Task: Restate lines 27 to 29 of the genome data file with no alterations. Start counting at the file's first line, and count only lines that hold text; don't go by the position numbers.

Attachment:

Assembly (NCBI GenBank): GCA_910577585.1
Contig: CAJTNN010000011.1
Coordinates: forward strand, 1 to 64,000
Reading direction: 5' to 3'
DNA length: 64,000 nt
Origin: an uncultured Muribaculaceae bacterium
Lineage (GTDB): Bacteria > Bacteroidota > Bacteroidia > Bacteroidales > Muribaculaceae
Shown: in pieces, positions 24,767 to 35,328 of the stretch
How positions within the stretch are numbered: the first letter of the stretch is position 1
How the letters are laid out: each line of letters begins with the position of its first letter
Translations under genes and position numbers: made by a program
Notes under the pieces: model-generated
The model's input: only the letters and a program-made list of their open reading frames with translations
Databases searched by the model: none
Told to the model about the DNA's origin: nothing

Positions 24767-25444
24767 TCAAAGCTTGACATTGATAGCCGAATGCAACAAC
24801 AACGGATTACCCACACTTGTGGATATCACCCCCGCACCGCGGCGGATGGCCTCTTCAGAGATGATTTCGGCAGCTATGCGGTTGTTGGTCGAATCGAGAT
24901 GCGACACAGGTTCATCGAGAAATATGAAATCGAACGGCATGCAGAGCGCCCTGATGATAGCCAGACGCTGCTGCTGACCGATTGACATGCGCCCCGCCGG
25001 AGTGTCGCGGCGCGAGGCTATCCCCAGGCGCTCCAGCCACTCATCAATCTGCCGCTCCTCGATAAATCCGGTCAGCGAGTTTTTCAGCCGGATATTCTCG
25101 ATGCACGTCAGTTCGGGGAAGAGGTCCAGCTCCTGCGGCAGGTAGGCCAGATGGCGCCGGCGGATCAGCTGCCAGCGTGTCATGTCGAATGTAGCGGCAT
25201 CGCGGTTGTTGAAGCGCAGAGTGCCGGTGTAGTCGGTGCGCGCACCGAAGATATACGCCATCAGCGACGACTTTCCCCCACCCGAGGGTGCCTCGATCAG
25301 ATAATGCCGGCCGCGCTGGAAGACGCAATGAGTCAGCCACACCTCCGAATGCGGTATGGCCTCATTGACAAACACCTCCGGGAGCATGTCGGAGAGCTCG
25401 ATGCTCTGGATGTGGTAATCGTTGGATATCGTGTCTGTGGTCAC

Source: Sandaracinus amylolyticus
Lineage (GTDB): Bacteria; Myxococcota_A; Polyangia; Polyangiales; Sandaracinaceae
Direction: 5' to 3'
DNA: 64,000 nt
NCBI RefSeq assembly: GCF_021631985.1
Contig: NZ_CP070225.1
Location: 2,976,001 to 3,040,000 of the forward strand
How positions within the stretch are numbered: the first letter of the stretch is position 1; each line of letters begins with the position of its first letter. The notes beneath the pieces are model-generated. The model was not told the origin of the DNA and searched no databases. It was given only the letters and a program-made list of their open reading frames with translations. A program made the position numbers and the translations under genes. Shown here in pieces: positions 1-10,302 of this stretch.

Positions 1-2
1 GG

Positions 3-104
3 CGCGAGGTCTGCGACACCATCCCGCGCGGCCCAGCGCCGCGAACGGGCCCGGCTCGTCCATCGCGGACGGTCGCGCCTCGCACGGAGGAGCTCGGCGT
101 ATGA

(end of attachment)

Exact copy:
Direction: 5' to 3'
DNA: 64,000 nt
NCBI RefSeq assembly: GCF_021631985.1